Age doesn't always bring wisdom
So, suffice to say as I rapidly approach my mid-forties, I have made enough mistakes both professionally and personally to understand life is an unwieldy and unplanned journey.
But it has only really been the last couple of years that I have started to reflect on many of these ups and downs and properly learn from them as opposed to letting the ego take control and plough on regardless - which unfortunately does seem to manifest itself in many of the articles and comments by peers in the digital space.
So, not being hugely ego-driven (one of life’s best lessons), I tend not to give advice (or as some say – ‘thought leadership’ – a genuinely creepy term) as I still know next to nothing and am constantly trying to develop – so when I do write – my pieces are only ever those that are ramblings of my everyday experiences and thoughts as and when ‘stuff’ happens.. and this one is no different….
Damn my education
I do go on quite a bit and sometimes, I freely admit, I do occasionally attempt to over intellectualise things – making the simple overly complex. As an aside - my first reinvigorated newsletter looks at the subject of simplicity (if you are remotely interested, do sign-up at my website www.davemcrobbie.co.uk) through the eyes of digital, science, sport, culture and brand.
Anyway, someone did once say to me ‘second-hand’ that all I did for a period was read loads of books and recite them back…. Now, putting aside that the originator was a bit of a **** (we all know those who we would not share a glass of red with, don’t you think?) - there was some truth in that - but the kernel of the ‘reading and reciting’ phase came from a realisation that my 'winging it' for years was not hugely beneficial to my mental state or my professionalism.
There is a line in the song Don’t Go Away by Oasis - “Damn my education, I can’t find the words to say, about all the things caught in my mind” – and this was exactly where I found myself after 'winging it' – I'd got to a good level in companies (whatever that means...), knowledge and drivers were all in my head - but I couldn’t truly articulate and then prove that any of my ideas had any credence.
So, I read and I educated myself (I’m an Open Uni student) - immersing myself in books and listening to people – some were a waste of time, but some were fantastic – they never preached or said how much they had achieved even when it was mightily impressive – I found myself attracted to those type of people and continue to do so – and am lucky enough to be working with a few now.
Learning as a barrier
Recently, I have noticed that in the wider context of the digital space - I see a wall of distrust being placed around more academic and professional learnings. This seems to be slowly permeating the digital market (call it a kind of de-intellectualising) and particularly in the area of influencer led marketing and social selling.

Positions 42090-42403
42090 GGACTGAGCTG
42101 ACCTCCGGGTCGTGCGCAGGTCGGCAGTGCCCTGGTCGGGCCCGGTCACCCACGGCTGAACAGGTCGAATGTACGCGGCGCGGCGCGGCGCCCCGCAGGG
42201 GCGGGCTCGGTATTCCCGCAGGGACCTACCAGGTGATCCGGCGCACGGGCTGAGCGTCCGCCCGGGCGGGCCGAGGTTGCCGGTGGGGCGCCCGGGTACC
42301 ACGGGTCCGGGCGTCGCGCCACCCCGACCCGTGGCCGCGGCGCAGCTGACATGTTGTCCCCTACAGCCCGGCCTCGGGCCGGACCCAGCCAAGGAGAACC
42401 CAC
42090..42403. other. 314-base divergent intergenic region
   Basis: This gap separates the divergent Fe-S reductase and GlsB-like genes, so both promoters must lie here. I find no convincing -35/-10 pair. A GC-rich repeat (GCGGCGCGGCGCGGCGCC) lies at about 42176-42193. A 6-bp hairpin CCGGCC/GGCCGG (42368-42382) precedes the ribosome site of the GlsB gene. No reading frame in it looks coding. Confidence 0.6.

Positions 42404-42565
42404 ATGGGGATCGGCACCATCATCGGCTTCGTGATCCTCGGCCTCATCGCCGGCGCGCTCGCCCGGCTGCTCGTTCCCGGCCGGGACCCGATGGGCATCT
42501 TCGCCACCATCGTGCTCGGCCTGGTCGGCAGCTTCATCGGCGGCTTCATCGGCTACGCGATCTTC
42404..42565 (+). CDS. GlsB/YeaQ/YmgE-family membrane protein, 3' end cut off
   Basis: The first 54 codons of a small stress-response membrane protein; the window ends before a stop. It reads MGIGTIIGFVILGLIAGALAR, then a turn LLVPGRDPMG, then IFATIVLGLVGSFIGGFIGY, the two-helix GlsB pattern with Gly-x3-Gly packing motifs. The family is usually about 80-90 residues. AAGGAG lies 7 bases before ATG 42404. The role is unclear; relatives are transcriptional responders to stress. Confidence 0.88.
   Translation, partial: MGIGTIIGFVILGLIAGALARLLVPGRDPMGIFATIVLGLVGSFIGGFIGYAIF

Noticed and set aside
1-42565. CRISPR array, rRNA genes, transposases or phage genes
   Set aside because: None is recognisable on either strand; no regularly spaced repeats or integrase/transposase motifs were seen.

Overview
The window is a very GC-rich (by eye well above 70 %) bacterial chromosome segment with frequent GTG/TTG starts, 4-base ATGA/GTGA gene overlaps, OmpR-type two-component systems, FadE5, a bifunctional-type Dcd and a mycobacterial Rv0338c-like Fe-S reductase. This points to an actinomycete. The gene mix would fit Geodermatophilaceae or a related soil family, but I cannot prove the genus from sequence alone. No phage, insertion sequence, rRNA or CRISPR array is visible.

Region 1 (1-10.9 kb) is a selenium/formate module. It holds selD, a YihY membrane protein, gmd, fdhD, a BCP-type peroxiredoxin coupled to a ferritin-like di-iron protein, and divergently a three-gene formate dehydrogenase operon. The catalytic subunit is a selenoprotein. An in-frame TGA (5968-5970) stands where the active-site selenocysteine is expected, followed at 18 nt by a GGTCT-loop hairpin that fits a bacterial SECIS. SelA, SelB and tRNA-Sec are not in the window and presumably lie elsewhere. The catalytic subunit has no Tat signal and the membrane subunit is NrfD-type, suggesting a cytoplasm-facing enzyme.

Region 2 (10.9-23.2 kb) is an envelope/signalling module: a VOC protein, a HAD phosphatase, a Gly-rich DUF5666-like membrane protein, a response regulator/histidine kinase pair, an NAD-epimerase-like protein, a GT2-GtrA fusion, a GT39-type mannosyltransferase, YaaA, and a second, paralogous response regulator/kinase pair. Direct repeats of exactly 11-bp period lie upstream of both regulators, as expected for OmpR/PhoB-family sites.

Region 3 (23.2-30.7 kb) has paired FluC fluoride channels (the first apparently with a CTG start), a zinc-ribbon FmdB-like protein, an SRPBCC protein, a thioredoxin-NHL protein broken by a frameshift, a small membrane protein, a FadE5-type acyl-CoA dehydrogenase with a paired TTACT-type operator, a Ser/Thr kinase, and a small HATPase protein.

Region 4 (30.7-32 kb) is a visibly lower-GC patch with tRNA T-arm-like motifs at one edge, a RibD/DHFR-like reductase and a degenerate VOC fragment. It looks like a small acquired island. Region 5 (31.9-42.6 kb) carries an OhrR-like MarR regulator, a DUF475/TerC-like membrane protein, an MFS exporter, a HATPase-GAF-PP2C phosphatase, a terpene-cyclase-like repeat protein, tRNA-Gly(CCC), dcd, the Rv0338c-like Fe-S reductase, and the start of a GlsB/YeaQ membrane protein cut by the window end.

This creep also seems to affect those in the industry that want to be generalists, as if somehow being well-rounded and knowledgeable on a number of topics is no substitute for being an expert in one or two. Although, when senior 'subject experts' sell and then point junior 'subject experts' at the wrong problem because of a lack of ability to look at the wider picture - generalists tend to be asked to clear up the mess (for a while anyway).
But what seems to be happening within digital is a drive towards 'winging it' – sure I understand that this thinking does in many ways go against the perceived drivers of the digital space – where you can achieve great things by innovating and coming up with an idea that carves out a niche and an income. But there is a limit to what can be achieved and what is ethical for a seemingly professional market, and, reading posts, attending conferences or simply buying a book – without trying and failing or realising that you have been failing in some aspects of your work - seem to be in vogue now – leading to the archetypal ‘race to the bottom’.
For example, I’ve seen occasions where companies have been provided a social engagement resource and ‘expert’, who has been in post 3 days, their experience of social media, human behaviour and the client audience segment limited to a three-slide presentation by an Account Exec and an ‘Off you go’. With the greatest of respect – liking an Instagram post by Kim Kardashian and wearing tight jeans (with or without a beard) does not prepare you (for example) for engaging with museum goers.
I’ve also seen social ‘influencers’ showing a complete lack of knowledge or respect when making cold calls to who they think are potential clients: - as in this magnificent example and response and in a less straightforward manner - this frankly shameful 'influencer approach'.
These and other examples of ‘winging it’ behaviour has an effect in my opinion, of only increasing the 'commoditisation' of digital and agency services – with the knock-on effect of annoyed clients leading to an uptake of automated (AI/Machine learning) systems and the move to ‘in-house’ digital and digital marketing teams. All of which increase the pressure on the already 'squeezed middle' of agency land and thus onto their staff - the circle then becomes complete...
There is nothing wrong with flying by the seat of your pants – I did it for around 20 years, after stumbling out of school two weeks after my 16th birthday. But I've learned that 'winging it' (or being innovative…) must be blended with a level of knowledge and self-educational rigour if you are going to add value to clients and give yourself a level of self-satisfaction – certainly when you get to your forties…